One of the most common reasons people give for not exercising is simply having no energy to exercise. Potential causes of this include genuine tiredness, disliking exercise, lack of motivation, doing too much too soon, sheer laziness or even an underlying health condition requiring medical attention. Before starting any new exercise program, make an appointment for a thorough medical examination to rule the latter out as a cause. Once you have the green light from your doctor, it's up to you to find the time and energy to exercise.
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Feeling Exhausted? Get Out and Move!
If you consistently feel too tired to exercise, consider that exercise can actually build up your energy levels, increasing your lung capacity and pumping greater amounts of oxygen-filled blood to the brain. Seek out physical activities that you enjoy and want to fit into your life. Don't be afraid to explore something new. Try a dance, martial arts or yoga class. Sign up for a kayaking or rock-climbing lesson. Forcing yourself to stick to an exercise routine you dislike or dread is usually futile. Finding a fun way to move your body is more likely to leave you feeling energized after exercising and eager for more.
Combat Your Inner Couch Potato
Sometimes a perceived lack of energy to exercise is really masking laziness. If this sounds familiar, try lowering your expectations for yourself regarding exercise. Perhaps your laziness is just a natural response to being overwhelmed by exercise goals that are too big. Instead of forcing yourself to walk for an hour, start by stretching or skipping rope for five minutes during television commercials, three times a night. Gradually increase the number of times you exercise and the amount of time you spend. If you're an organized type of person, try scheduling your exercise like you would any important appointment.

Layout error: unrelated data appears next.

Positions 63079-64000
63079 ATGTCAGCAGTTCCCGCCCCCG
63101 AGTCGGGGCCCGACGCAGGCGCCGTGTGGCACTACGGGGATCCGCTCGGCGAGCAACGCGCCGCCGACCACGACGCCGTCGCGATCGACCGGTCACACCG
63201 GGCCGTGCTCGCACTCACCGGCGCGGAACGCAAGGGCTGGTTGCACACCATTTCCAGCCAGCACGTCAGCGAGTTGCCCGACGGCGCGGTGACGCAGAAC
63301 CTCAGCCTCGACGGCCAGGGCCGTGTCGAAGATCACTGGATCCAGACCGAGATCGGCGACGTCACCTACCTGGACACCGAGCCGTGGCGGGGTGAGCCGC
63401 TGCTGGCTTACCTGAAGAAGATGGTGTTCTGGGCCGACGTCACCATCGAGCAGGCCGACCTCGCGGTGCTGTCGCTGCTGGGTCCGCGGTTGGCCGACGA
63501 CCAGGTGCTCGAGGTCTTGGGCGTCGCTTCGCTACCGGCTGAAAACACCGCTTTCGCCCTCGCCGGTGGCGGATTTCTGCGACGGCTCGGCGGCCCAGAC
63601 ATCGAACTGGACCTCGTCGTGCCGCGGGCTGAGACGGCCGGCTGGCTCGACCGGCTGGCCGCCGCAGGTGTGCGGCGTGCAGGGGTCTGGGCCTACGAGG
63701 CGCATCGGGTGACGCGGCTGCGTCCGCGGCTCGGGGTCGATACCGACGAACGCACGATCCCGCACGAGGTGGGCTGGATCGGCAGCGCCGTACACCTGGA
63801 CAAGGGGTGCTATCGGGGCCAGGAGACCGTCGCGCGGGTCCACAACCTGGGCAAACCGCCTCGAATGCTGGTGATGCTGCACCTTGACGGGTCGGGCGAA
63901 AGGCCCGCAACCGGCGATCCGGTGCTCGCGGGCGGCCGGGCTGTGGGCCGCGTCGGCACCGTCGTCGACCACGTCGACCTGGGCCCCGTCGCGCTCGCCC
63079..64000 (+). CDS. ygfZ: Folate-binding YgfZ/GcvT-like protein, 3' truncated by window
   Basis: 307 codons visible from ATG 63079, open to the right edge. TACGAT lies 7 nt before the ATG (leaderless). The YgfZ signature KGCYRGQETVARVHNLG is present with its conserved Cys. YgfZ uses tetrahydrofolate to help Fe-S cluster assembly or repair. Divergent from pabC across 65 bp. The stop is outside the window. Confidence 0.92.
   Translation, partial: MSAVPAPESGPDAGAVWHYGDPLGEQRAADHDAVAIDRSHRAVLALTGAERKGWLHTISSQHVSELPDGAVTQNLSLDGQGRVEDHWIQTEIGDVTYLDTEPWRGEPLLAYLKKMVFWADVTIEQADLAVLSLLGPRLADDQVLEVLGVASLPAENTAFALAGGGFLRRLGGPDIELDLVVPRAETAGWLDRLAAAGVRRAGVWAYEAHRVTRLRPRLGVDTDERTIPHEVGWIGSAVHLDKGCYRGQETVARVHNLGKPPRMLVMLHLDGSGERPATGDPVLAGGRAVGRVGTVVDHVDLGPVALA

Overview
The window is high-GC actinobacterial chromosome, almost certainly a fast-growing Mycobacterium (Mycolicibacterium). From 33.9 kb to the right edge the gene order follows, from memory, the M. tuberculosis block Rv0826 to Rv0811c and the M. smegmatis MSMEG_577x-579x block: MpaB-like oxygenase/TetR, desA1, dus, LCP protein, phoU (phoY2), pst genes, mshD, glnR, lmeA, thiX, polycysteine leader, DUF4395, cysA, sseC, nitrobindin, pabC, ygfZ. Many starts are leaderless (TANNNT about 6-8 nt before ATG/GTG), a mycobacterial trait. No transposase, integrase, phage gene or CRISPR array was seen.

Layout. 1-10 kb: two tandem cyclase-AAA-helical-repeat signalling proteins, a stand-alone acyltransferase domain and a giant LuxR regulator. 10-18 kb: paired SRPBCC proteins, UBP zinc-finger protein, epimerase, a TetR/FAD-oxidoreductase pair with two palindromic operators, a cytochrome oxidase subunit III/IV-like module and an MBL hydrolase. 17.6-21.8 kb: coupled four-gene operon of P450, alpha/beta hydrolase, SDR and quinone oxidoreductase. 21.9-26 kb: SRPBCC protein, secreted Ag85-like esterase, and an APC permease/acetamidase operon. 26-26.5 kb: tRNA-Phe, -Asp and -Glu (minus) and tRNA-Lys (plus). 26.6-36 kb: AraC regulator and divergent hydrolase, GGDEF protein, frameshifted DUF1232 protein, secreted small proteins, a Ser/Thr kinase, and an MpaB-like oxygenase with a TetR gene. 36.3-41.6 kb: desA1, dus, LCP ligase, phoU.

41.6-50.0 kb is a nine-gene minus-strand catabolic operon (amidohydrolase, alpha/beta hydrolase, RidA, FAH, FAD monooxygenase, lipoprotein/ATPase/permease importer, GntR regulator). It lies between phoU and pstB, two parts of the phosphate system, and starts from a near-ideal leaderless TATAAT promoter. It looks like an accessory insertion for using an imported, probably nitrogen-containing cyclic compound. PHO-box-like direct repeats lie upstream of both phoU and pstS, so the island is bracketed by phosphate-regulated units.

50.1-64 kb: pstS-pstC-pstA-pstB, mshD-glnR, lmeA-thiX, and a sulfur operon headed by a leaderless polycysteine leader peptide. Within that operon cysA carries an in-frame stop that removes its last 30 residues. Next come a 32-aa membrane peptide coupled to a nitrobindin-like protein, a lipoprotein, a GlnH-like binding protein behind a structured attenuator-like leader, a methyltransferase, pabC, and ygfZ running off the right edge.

Tap Into Your Willpower
Having the right motivation to exercise can make you feel like you have enough energy to exercise. A 2012 review published in "The International Journal of Behavioral Nutrition and Physical Activity" found a relationship between intrinsic motivation and exercise behaviors. Aging and health concerns spur many people to exercise, but you don't want to wait for these to occur to get started. Motivation will likely increase if you possess the attitude that being fitter and healthier will help you achieve particular personal goals, such as fitting into clothes you wore five years ago or running a marathon.
Boost Your Body Chemistry
Scientists have long known that exercise is associated with the production of hormones called endorphins; these have the familiar nickname of the "feel-good" hormones because of their mood-elevating properties. Endorphins help reduce stress, improve focus and concentration and help relieve pain by providing an analgesic effect. If you believe that feeling good gives you energy, and that lifting your spirits lifts your energy level, then this is another way that exercise itself can produce more energy to exercise.
Consider a Dietary Makeover
Certain physiological factors affecting people's energy levels, such as metabolism and genetic traits, are difficult or impossible to change. You can, however, alter your diet to give you more energy. Carbohydrates are energy-producing foods. While refined sugars only produce quick energy, nutrition specialists like Susan Mills-Gray of the University of Missouri recommend ingesting foods and fluids rich in carbohydrates both before and after exercise to promote adequate energy levels. Whole-grain cereals, pastas, breads and crackers provide healthy sources of carbohydrates for sustained energy, as do most fruits and vegetables.
REFERENCES & RESOURCES
- University of Maryland Medical Center: Exercise
- The International Journal of Behavioral Nutrition and Physical Activity: Exercise, Physical Activity, and Self-Determination Theory: A Systematic Review
- USDA ChooseMyPlate.gov: Physical Activity
- Extension InfoNet: Energy Rich Foods For Athletes
- Diabetes Self-Management: No Energy For Exercise?
- Clevand Clinic: Exercise Basics
- The University of New Mexico: Exercise Motivation
- NHS Choices: Overcoming the Barriers to Exercise